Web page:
In the early days of radio and television, baseball announcers fell into their jobs. Mel Allen, "the Voice of the Yankees," was a lawyer by trade; his partner, Red Barber, caught his break while working as a janitor at a college radio station. (A professor scheduled to read "Certain Aspects of Bovine Obstretics" never showed, so Barber picked up the microphone and read it himself.) Jimmy Dudley majored in chemistry, got drafted and, like Harry Kalas, began his broadcasting career calling intramural games in the South Pacific during WWII. Although all four of them belong to the Baseball Hall of Fame, they were amateurs.
The first great professional announcer, Vin Scully, studied broadcast journalism at Fordham. Following Scully's success on both coasts, team owners and network executives decided that games were best called by people whose sober, understated delivery betrayed an intimate knowledge of the technical limitations of their equipment. No matter where in America you turned on your radio or television in the 1960s, you were listening to a college graduate whose vocal coach had taught him to speak the smooth, unaccented English of an imaginary Middle America.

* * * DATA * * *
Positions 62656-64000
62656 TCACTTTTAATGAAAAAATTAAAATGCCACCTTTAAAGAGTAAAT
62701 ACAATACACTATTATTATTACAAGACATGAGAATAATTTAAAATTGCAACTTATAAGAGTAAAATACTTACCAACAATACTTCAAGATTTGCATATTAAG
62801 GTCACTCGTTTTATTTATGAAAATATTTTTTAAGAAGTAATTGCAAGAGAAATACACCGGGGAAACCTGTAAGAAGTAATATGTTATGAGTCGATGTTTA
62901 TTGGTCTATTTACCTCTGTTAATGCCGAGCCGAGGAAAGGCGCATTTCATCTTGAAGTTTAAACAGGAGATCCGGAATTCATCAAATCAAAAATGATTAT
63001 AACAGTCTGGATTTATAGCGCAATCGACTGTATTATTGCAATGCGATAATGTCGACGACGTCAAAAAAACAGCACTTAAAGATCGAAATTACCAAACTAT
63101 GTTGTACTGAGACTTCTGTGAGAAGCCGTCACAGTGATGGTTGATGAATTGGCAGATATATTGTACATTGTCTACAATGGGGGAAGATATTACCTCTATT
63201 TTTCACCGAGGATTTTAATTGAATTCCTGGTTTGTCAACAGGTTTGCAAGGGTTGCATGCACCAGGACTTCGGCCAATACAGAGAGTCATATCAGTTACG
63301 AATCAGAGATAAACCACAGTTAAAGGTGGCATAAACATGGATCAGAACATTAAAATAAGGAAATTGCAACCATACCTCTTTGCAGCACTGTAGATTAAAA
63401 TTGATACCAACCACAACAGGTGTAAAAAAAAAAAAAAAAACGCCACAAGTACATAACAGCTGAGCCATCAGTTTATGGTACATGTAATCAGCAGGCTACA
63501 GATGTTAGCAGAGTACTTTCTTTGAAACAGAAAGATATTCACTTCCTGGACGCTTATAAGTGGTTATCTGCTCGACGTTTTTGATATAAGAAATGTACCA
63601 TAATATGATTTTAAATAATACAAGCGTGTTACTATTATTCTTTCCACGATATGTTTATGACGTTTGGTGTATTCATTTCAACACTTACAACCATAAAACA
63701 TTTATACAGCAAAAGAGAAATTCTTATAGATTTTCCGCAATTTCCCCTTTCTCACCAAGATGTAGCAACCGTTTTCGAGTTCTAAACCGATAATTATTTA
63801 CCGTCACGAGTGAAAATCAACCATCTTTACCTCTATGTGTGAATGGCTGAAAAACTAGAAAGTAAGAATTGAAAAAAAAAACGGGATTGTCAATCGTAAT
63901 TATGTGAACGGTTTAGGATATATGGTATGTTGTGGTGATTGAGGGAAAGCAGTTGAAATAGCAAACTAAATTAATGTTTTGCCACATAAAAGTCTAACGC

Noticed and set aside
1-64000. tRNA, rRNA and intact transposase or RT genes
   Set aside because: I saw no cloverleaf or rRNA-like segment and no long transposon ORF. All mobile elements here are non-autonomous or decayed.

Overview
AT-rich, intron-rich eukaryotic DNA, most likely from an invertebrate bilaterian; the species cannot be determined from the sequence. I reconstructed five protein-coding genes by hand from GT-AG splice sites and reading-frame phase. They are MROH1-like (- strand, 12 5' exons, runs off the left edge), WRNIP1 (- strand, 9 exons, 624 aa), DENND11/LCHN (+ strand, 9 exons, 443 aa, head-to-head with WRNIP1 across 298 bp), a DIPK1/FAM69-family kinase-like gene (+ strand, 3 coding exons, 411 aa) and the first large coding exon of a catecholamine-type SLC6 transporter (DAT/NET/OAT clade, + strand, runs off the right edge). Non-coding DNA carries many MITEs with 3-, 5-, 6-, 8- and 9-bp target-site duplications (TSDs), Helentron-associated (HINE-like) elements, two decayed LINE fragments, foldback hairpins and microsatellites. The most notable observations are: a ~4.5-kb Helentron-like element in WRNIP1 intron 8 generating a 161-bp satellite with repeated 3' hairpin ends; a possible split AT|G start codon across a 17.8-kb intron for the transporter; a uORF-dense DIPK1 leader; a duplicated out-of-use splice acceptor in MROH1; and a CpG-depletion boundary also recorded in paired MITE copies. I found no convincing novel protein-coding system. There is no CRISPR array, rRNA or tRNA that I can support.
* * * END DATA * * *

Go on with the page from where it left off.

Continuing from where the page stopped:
With the exception of a few token athletes, like Joe Garagiola and Bob Uecker, by the early 1970s the voices that spoke for the game weren't the voices of the game. Because the game on the field is so different from the one observed from the booth, I think it best that there be someone up there who, for example, understands in his bones that the depth of field required to keep both the pitcher and the batter (60 feet 6 inches away) in focus makes a 67 m.p.h. curveball look slow even though, were it a car, it would have exceeded the interstate speed limit in ninety-percent of the country.
I would hope that a wise former baseball player, with the richness of his playing experiences, would more often than not reach a better conclusion about a game situation than someone who hasn't lived the life. But I'm not so myopic as to believe that others of different experiences or backgrounds are incapable of understanding the game. Many are so capable. Gary Cohen could only play in Soviet Russia—when he picks up a bat, it swing hims—yet he is a tremendous announcer.
However, for someone who didn't play the game to understand its nuances takes time and effort, something that not all people are willing to give. Personal experiences influence the facts that announcers chooses to discuss. But this is not to say that only former players can understand the game. Sometimes they emphasize their own experience to the exclusion of others, as is the case with Tim McCarver, for whom baseball has not changed one iota since the day he retired in 1979, and Joe Morgan, whose greatness on the diamond is inversely proportional to his awfulness in the booth. For a former player to become a good announcer, he must extrapolate from his experiences into areas which with he is unfamiliar. Because what comes naturally to white, colleged-educated, broadcast journalism majors might not come easy to a poor kid from Oakland nicknamed "Mex."
This is why the best
Supreme Court broadcast team working today consists of Gary, Keith, and Ron.